Tuesday, November 9, 2010

Aviat Networks Debuts All-Packet 4 Gbps Trunking Radio

Aviat Networks introduced an all-packet trunking radio designed to support up to 4 Gbps of aggregate data throughput. The new WTM 6000 microwave system features built-in Ethernet switching, link aggregation and traffic prioritization and Quality of Service controls. The compact indoor architecture can accommodate up to 16 radio channels in a single sub-rack. It provides optional support for NxSTM-1 traffic, enabling operators to maintain legacy TDM services without having to use circuit emulation.

The WTM 6000 supports 256QAM Adaptive Coding and Modulation (ACM) to enable operators to achieve higher link capacities with smaller antennas, which in turn reduces tower loading and infrastructure costs. The WTM 6000 will be introduced in the 4 to 13 GHz frequency bands to enable paths in well in excess of 50 miles.

Two different solutions are now available for link protection. In addition to the traditional N+1 protection, where one standby radio channel is used to protect up to seven active transport channels, the IP architecture of the WTM 6000 now enables the option for bonding of multiple radio channels together, using Ethernet Link Aggregation, to provide full wire-speed Gigabit throughputs. In the event that one radio channel fails, the integrated switch can prioritize important traffic to be maintained over the remaining bandwidth. This enables costs savings by eliminating the standby protection channel.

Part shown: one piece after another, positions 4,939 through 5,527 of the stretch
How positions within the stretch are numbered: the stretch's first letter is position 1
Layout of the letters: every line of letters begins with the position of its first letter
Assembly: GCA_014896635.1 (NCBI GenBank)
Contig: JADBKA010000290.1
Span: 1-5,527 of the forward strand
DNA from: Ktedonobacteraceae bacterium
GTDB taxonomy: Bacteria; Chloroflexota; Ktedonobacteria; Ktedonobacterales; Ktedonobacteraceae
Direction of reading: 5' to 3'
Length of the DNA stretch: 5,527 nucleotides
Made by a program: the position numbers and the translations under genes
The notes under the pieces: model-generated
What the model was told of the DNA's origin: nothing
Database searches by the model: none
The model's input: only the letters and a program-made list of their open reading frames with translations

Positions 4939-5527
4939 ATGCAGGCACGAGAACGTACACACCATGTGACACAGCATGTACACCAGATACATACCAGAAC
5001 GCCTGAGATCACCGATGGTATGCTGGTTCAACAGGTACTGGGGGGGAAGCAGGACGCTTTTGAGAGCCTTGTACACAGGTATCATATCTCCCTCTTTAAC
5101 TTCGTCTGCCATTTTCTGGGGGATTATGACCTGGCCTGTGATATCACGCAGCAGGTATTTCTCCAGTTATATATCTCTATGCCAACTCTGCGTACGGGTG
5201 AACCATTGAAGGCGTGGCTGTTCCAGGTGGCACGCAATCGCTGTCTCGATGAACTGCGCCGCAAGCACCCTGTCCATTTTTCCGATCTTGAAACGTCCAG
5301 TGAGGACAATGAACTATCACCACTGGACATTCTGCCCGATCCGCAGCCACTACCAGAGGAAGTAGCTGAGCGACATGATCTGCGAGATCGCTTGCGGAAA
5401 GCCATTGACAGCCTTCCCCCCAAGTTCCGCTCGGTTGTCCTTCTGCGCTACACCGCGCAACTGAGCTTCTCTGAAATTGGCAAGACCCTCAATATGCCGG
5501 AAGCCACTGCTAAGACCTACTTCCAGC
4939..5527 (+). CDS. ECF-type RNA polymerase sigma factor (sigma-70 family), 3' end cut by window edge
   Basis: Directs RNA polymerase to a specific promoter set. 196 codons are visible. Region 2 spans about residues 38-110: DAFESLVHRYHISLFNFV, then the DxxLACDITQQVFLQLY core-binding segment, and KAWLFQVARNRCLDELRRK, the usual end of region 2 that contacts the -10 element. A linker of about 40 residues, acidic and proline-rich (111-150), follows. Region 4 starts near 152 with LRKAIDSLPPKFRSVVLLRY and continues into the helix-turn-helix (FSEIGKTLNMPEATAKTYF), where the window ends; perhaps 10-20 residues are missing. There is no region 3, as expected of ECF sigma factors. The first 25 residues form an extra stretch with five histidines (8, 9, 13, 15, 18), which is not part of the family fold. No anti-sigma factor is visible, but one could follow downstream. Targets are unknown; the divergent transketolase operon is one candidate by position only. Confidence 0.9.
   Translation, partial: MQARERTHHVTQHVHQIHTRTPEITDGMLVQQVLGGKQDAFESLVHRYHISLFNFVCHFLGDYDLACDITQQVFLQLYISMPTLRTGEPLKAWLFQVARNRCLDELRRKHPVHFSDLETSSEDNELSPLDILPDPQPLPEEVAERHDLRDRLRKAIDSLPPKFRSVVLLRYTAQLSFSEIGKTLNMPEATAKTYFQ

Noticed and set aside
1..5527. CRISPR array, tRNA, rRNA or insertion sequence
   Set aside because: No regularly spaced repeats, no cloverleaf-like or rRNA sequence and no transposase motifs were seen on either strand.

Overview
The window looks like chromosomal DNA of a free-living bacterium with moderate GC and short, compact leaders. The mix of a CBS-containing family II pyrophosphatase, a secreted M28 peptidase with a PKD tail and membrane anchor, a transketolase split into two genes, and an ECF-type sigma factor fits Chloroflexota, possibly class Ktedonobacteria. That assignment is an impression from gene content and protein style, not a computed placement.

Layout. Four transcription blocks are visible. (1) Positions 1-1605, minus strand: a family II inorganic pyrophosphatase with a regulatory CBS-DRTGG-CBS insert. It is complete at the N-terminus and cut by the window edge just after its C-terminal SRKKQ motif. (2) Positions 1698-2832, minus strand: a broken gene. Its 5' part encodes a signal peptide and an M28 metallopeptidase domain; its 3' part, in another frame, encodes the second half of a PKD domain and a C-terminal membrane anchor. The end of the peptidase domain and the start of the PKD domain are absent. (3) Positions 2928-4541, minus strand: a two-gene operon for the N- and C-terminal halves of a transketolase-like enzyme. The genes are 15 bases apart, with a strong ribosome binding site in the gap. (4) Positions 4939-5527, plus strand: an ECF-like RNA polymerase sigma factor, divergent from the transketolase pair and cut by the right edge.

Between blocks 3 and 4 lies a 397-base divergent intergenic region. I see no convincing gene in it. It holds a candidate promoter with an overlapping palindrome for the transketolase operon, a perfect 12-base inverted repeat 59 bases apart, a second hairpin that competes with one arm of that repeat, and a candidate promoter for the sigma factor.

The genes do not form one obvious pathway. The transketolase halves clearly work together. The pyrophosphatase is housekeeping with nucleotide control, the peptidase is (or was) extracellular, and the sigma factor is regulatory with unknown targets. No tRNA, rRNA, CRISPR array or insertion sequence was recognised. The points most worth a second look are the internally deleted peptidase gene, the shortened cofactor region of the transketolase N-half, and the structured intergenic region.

Commercial availability is expected in the early part of 2011.

"The Aviat Networks WTM 6000 represents the next-generation microwave solution for high-capacity, long-haul all-IP and hybrid trunking applications, all with fiber-like speeds," says Shaun McFall, senior vice president and chief marketing officer, Aviat Networks. "As a leading provider of trunking microwave solutions around the world, we are excited to introduce this major step forward to enable operators to introduce efficient high-speed IP transport into their backbone microwave networks."http://www.aviatnetworks.com

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